The promises of reform at Foxconn are the latest of many as China painfully adjusts to the inevitable social realignment that comes with a capitalist economy.
What is occurring in China now happened in Europe during the transition from feudal to industrial society. That transition is more germane than it might appear at first blush because over the past two generations China has been emerging not from a Marxist, but from a feudal state. Indeed, if one were to take Marx’s view, China could only arrive at communism through capitalism, and only arrive at capitalism through feudalism. For in Marx’s view, as Schumpeter writes, “it is essential for the logic of capitalism, and not only a matter of fact, that it grew out of a feudal state of society”.
Marx’s vision flows from feudalism through capitalism to a post-capitalist society that can only arise once capitalism has run its course, after it has not only provided the necessary social and economic foundation but also has become unsustainable.
European feudal society was governed by what is termed “extra-economic” means, namely by the power of culture to determine and maintain rank, by the social contract between the serfs and the lords – a contract that by its long custom became imbued with the power of law – and, of course, by military might. Economic production was dictated – though obviously in a much simpler economy than today – by the lords, who parceled land to tenants. The serfs put up with their lot because of a small carrot and large stick, a backstop for subsistence and the threat of force.
The uniformity of the feudal classes can be overstated, (though Chinese society can be overstated in a similar way). There was gradation in economic status among the serfs, and enough freedom for some to engage in commercial capitalism and become relatively well off in their station. And there were lords who, though landed and of superior rank, declined economically to the point of life as paupers. There were also times of labour shortages, such as shortly before the ravages of the Black Death in 1348, and of course far more thereafter, when the lords bid for the loyalties of the serfs. And in other times the serfs would threatened mass revolt or burn down structures and fields if the relationship between serf and lord was not respected. (Knights also could vacate oath of allegiance in the case of certain defaults in the social contract).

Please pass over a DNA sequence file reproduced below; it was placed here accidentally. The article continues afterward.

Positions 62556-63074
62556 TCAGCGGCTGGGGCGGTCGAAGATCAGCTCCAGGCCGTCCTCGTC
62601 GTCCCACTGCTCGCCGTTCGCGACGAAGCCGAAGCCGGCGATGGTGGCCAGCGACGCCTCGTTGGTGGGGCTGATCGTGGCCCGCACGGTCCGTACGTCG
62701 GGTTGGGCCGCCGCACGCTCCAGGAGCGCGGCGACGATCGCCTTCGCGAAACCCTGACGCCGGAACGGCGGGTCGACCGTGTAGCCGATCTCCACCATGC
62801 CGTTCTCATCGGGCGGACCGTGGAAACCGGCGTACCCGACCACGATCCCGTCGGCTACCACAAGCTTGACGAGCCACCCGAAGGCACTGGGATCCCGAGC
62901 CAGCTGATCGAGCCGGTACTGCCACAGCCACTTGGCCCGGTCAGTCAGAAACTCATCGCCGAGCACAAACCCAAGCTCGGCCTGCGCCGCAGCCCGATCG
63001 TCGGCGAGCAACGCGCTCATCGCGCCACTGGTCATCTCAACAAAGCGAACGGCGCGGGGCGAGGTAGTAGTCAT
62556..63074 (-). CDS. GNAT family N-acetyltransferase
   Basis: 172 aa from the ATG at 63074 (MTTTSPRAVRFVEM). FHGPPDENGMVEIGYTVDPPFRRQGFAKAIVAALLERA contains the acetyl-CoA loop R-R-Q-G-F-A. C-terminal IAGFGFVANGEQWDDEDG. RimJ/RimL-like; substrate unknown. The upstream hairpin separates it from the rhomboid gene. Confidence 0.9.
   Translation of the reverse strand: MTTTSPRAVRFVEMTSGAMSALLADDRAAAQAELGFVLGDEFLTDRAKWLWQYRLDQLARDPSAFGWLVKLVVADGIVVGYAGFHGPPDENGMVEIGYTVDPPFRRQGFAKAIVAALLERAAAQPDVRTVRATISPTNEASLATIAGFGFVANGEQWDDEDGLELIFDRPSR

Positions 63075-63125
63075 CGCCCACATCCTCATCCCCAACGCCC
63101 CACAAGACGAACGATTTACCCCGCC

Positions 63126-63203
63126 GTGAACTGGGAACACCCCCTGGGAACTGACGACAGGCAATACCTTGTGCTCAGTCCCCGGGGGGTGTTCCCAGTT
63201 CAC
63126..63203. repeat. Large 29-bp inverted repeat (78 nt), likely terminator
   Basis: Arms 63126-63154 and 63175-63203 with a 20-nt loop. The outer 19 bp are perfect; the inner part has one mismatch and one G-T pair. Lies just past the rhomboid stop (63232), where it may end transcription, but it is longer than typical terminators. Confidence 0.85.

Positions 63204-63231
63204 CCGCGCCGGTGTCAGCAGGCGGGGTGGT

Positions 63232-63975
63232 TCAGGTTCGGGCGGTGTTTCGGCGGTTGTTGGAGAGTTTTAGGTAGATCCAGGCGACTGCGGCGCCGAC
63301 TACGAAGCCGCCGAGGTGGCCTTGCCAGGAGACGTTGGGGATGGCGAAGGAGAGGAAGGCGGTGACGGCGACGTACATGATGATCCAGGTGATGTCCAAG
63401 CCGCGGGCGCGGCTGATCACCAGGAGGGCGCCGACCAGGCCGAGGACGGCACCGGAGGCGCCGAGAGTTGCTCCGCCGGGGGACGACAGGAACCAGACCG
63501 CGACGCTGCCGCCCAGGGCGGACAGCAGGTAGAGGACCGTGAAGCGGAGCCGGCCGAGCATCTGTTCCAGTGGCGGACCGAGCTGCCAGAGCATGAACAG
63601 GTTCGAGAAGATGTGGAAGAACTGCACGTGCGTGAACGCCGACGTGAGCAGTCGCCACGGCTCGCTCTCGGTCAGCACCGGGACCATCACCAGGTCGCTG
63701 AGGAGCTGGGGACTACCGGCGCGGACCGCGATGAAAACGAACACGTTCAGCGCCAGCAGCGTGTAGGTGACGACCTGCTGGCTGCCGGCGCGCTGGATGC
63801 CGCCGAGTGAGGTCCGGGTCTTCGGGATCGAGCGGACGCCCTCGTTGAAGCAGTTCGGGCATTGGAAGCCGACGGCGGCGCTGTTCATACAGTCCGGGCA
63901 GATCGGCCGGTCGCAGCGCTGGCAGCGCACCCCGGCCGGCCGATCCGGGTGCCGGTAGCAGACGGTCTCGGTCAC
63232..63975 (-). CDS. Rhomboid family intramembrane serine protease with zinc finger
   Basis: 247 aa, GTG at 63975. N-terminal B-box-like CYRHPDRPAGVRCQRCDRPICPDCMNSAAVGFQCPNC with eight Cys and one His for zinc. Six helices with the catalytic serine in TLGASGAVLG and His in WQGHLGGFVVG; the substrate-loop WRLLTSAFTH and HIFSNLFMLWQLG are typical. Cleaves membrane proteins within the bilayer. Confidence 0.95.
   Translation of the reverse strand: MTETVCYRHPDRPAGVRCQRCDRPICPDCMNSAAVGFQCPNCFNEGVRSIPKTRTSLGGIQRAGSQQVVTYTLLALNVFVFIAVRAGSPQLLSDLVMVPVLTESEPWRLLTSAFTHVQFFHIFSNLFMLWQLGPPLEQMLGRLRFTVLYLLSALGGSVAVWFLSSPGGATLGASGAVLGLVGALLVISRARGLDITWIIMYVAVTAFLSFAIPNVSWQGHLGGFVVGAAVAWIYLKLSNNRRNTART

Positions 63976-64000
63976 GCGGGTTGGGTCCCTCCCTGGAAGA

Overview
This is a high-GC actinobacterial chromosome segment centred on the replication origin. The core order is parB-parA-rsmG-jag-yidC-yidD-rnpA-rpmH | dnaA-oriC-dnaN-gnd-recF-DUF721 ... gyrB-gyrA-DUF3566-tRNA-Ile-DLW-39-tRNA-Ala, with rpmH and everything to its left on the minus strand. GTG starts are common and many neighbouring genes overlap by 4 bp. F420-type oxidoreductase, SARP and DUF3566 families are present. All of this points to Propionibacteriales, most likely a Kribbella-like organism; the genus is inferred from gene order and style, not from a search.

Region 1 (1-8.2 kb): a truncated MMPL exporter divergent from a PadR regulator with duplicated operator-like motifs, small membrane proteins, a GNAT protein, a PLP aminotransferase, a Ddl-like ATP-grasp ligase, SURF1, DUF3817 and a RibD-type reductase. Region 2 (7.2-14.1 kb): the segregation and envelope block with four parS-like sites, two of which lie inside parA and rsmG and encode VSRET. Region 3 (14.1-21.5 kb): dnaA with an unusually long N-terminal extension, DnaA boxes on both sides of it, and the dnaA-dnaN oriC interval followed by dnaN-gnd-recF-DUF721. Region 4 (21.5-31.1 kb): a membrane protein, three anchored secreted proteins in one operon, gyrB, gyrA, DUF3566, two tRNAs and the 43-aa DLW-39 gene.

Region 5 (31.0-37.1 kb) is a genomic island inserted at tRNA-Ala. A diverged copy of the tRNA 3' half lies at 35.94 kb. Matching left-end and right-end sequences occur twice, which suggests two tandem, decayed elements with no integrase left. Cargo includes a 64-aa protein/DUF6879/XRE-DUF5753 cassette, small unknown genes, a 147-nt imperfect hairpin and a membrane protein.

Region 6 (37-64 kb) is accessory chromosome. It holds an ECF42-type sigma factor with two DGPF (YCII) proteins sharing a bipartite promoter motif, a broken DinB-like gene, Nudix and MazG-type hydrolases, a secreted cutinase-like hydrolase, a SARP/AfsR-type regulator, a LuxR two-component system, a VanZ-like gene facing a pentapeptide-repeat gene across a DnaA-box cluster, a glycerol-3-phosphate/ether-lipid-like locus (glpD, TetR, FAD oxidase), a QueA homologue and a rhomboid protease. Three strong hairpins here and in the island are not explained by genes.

Early capitalist society spawned by the industrial revolution of the late 18th and early 19th century experienced many of the same social phenomenon as we are now seeing in China. (Note: Although we use the term “capitalist”, “industrial” may be a better term because capitalism has been around in one form or another since the 12th century). In the early period of the industrial revolution as in China today, overworked masses toiled mindlessly in hazardous conditions for close to subsistence wages while a politically connected bourgeois seized the reins of the capitalist plant. In England it was largely due to the conscience of those within the political system who recoiled at the human toll that pro-labour reforms and regulations were forced upon the new capitalist class. In the case of China, although there are protests and the simmering of revolt, the internal pressure is far less of a factor than the conscience and economic force of the international community.
If the momentum from Foxconn carries through, it will have effects beyond increases in prices and wages. If it progresses along the lines of the West’s transformation, it will also have an effect on social and economic mobility. That change will alter Chinese society from what some have argued is currently a different sort of capitalism from that practiced in the West, but is really much like the loosening of the bounds of feudal society that appeared in pre-industrial Europe. (Which was not such a backwater; there was entrepreneurial commerce, power plants, specialisation of labour, large-scale mining and of course a well developed financial sector supported by laws and accounting well before the industrial revolution took off).
Mobility through the ages
There are a lot of metaphors thrown around for economic and social mobility: Schumpeter compared the mobility of economic classes to people shuffling around different quality accommodations in “a hotel or an omnibus, always full, but always of different people”. More common is moving up and down the economic ladder, more novelistic, the Horatio Alger stories. Here I will use a topographic metaphor.
The feudal society was a subsistence one for most of the population. Even when the serfs were not at subsistence levels, they were always a poor harvest away. The serfs had little opportunity to improve their prospects. The contrast was great between the serfs and the feudal lords, who lived substantially above subsistence, who could extract extra-economic rents from the serfs, and who were protected by the legal rights and station of being landholders.